Boris Johnson Returns to Brexit With Aim of Firing Up Faltering Talks

British Prime Minister Boris Johnson will step back into the Brexit fray on Monday as he holds talks with the European Union’s top officials, with both sides looking to reset negotiations that have drifted into stalemate.

In Johnson’s first direct intervention in the discussions since the U.K. left the bloc at the end of January, each side is looking for tacit acknowledgment from the other that a deal on their future relations can still be reached. Since March, both sides have struggled to make progress as neither has shifted dramatically from their opening positions, leaving it unclear how the deadlock will be broken.

No breakthrough is expected from the video call between Johnson and the presidents of the European Commission, Council and Parliament. The meeting is a requirement of the Brexit Withdrawal Agreement and will be a review of its implementation and the progress of the trade talks. While both sides speak of it as an opportunity to inject fresh impetus into the proceedings, officials say Monday’s conversation won’t be a forum for negotiation.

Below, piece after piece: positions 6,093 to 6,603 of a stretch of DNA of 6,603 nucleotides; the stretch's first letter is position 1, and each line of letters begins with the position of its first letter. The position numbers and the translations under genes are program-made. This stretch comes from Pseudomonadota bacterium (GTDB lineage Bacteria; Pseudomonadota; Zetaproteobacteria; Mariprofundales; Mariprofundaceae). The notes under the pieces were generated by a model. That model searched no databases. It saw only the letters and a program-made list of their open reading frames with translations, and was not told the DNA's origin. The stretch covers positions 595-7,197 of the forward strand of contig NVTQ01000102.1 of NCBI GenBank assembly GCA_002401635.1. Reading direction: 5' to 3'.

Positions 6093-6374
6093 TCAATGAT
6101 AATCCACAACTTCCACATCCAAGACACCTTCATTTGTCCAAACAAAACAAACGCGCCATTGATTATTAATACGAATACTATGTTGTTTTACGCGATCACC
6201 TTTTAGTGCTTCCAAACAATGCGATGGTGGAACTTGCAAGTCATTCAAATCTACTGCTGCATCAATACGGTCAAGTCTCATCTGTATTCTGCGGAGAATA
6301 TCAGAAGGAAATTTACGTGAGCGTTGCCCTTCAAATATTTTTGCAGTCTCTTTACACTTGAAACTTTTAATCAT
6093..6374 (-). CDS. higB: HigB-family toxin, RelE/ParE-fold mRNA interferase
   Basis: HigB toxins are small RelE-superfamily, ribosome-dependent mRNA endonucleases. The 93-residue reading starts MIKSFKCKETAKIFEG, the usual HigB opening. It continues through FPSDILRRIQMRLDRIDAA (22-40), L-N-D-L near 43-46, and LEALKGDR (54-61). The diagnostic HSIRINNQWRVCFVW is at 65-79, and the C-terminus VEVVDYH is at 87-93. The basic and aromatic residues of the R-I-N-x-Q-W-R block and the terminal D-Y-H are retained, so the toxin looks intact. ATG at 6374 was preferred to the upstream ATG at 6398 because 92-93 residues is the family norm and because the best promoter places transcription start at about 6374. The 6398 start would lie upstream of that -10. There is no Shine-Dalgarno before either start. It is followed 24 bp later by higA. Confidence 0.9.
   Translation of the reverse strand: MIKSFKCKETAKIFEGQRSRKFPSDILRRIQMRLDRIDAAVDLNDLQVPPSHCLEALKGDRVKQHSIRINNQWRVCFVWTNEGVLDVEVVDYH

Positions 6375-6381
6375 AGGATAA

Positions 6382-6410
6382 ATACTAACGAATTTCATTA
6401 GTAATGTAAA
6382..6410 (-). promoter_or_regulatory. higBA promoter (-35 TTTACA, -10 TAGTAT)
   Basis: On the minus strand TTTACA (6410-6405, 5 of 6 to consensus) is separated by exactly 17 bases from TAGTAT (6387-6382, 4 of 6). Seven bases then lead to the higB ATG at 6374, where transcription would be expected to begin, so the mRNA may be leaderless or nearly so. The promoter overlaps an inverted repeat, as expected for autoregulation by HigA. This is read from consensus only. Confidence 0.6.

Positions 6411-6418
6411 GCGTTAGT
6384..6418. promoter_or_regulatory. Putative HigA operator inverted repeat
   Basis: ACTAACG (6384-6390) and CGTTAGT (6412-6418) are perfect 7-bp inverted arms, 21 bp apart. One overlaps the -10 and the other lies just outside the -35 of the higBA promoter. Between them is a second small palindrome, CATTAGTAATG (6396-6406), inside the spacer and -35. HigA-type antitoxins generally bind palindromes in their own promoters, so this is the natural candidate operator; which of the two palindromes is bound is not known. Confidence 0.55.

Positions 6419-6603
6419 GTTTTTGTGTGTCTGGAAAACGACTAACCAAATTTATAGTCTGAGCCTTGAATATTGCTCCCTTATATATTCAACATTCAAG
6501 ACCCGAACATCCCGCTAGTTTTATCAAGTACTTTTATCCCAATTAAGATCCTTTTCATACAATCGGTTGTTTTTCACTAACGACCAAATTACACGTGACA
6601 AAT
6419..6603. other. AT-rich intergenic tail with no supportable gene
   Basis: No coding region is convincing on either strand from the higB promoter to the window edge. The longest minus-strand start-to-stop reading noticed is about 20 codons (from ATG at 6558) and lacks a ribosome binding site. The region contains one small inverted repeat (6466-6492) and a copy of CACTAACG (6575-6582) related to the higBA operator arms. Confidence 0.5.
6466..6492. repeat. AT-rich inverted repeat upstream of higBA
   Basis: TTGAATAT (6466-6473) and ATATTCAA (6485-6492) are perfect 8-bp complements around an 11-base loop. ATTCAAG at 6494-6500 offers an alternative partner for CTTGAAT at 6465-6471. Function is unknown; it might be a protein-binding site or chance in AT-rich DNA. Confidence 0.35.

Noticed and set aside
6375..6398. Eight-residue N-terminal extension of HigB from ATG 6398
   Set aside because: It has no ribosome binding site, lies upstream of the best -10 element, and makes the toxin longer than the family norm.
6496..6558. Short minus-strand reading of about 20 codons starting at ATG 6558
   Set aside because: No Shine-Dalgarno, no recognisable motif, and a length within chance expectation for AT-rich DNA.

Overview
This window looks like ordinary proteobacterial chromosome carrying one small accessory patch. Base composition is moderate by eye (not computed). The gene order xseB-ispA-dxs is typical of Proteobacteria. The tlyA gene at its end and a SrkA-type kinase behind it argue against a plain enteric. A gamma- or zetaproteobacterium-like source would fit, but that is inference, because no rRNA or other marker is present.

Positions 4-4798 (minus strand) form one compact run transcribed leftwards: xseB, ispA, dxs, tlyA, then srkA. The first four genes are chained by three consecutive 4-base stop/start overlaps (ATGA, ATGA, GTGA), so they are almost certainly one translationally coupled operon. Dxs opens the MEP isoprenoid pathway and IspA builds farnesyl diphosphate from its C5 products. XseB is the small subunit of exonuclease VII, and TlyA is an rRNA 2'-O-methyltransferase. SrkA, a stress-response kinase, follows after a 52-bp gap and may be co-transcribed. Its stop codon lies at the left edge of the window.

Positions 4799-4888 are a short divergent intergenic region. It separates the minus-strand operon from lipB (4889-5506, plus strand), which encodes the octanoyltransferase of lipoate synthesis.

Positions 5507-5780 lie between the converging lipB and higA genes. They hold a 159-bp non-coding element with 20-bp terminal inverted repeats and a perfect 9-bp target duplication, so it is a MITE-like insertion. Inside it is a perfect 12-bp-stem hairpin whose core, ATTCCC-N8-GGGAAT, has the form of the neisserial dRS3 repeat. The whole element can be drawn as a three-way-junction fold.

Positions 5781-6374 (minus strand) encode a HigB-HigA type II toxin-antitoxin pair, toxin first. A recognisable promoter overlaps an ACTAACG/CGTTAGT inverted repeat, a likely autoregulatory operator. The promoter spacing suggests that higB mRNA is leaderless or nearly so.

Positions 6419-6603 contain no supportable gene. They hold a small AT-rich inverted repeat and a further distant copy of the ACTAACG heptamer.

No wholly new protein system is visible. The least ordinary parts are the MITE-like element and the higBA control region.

That will be left to the two teams of officials, who were last week given new marching orders to continue and step up the pace of their discussions over the next two months and beyond. The British government, which last week formally ruled out extending the deadline for a deal beyond the year-end, had been pushing for that intensification.

In addition to the formal rounds involving dozens of officials, the two sides’ chief negotiators plan to hold less technical meetings between themselves. That, people on both sides say, is a sign they know there is a path to a deal, even if it is still shrouded in fog.

While politicians and officials have struck a pessimistic tone in public, privately they are more positive. If discussions can make progress in July and August and wrap up in September, EU leaders could be asked to ratify a deal at their scheduled summit in October.

“During the past negotiation rounds, the U.K. must have taken note of the EU’s willingness to search for compromises,” the bloc’s chief Brexit negotiator, Michel Barnier, said in a speech in Brussels last week. “What we now need to make progress are clear and concrete signals that the U.K., too, is open to work on an agreement.”

Nevertheless, both sides are still far apart, with each accusing the other of refusing to engage on fundamental issues. The U.K. still rejects the EU’s demands for a level playing field, which would bind Britain to some European rules in areas such as state aid and environmental law. The two sides are also at odds over law enforcement cooperation and how any agreement should be structured.

Fishing, in particular, remains a major source of disagreement: the U.K. has rebuffed the EU’s demand for continued access to British waters on the same terms it enjoys today. The bloc has made an agreement on this subject a prerequisite for any deal.